The Cost of Making Financial Mistakes

By Jacqueline Painter

When it comes to our physical health, many of us regularly visit with and get advice from doctors, nurse practitioners, and pharmacists. And when we have concerns about doctor-check-uprelationship issues, we often talk with our pastors, professional counselors and therapists. We know we don’t always have the answers we need, so it makes sense that we seek out the wise counsel of experienced professionals.

But when it comes to our financial decisions, a lot of us avoid thinking about it or try to do it alone, instead of asking for help—and that can be costly.

According to a 2012 report by the Consumer Federation of America, two-thirds of middle-class Americans said they had made at least one “really bad financial decision”, and nearly half acknowledged that they had made more than one bad financial decision. Eleven percent of these people said these bad decisions had cost them at least $50,000, and 2 percent said their losses had been $200,000 or more.

It’s difficult for us to be able to view our money and other financial decisions from every thinkingangle to see if we’re making good decisions or about to make a costly mistake. One reason likely is because talking and thinking about money can be emotional. Those emotions can get in the way of making good financial decisions. On top of that, determining your financial goals—much less accomplishing them—is hard work, especially when you’re not sure what decisions to make or don’t have someone to help keep you accountable.

Responsibly handling your financial resources is a multi-faceted journey, and one that can be complicated to walk through by yourself. Working with a qualified financial planner to develop a well-constructed financial plan can help you gain control of your finances, and get a clearer understanding of your short and long-term goals.

In general, a wide-ranging financial plan encompasses your entire financial life, including:

  • Cash flow Does it ever feel like your money is controlling you, instead of the other way around? If so, then you might need to take a closer look at your cash flow.
  • Protection planning. What would happen if a fire were to destroy your home? padlockWhat would your family do if they lost their primary source of income because of a death or disability? Obviously, there’s no way to know what will happen in the weeks, months, or years to But you can take steps now to have resources in place for your family and loved ones in case the unexpected happens.
  • Tax All of us are affected by taxes. And whether your finances are fairly simple or really complicated, our tax system can be pretty confusing. Because nearly every financial decision you make can have tax consequences, it’s important to understand how your taxes work and know what you can do to impact your tax situation.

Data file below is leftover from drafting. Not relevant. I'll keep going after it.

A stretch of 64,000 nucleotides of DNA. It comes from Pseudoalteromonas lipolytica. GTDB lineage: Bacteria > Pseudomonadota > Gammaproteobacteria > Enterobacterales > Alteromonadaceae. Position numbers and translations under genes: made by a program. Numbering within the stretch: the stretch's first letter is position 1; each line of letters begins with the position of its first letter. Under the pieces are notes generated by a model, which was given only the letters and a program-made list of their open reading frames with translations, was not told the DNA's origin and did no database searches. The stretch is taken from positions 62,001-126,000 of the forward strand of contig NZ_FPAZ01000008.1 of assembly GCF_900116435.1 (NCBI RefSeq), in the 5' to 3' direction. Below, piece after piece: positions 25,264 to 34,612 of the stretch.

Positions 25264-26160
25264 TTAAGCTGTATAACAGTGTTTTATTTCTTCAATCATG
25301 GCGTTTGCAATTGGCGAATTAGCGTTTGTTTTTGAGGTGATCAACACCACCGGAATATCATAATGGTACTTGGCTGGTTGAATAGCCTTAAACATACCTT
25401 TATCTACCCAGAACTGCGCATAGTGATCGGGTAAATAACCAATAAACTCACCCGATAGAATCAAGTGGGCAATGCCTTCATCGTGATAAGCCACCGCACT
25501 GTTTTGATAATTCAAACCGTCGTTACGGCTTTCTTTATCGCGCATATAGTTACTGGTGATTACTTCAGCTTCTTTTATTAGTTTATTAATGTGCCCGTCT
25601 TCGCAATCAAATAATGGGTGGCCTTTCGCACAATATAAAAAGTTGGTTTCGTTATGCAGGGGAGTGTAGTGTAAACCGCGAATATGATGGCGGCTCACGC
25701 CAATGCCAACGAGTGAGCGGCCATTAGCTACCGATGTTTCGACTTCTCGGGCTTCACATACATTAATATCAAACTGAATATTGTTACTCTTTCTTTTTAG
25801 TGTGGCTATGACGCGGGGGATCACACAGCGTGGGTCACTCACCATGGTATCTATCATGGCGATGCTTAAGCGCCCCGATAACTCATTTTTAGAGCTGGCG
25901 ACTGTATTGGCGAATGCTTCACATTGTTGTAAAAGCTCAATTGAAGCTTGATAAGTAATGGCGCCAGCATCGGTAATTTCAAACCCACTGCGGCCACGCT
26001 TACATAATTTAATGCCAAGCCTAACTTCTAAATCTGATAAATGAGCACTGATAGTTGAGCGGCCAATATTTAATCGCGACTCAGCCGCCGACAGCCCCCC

• Investment From retirement income to college funding, there are a number of reasons why we invest our money. But in order to have that money for our future needs, it’s important to think strategically about the way we are investing. This includes understanding your goals, objectives and risk tolerance, and then finding investments that match your needs and values.
  • Retirement planning. The biggest fear that many people have about retirement is running out of money, which is why you can never begin too early when it comes to retirement The sooner you start, the more time you have to determine how much you will likely need in retirement and how you might get there.
  • Estate Effective estate planning gives you the ability to direct your assets and plans in the event of your death. It also helps you make clear who should be the custodial and financial guardian of your children or other dependents, should you die unexpectedly. Without an estate plan in place, state laws and/or local court decisions will prevail, and they may not be what you wish to happen.
  • Charitable Being generous is an important way to live out your faith and values. give-moneyDeveloping a plan for your financial affairs will help give you the freedom to be more generous, so you can make an impact on the missions and ministries closest to your heart.

The end result is a complete financial plan that gives you the big picture of your current financial health and helps you get on the right path for the future. Planning for your financial life may be one of the best gifts you ever give to yourself and those you care about. It’s a way for you to gain control of your finances and avoid some potentially costly mistakes down the road.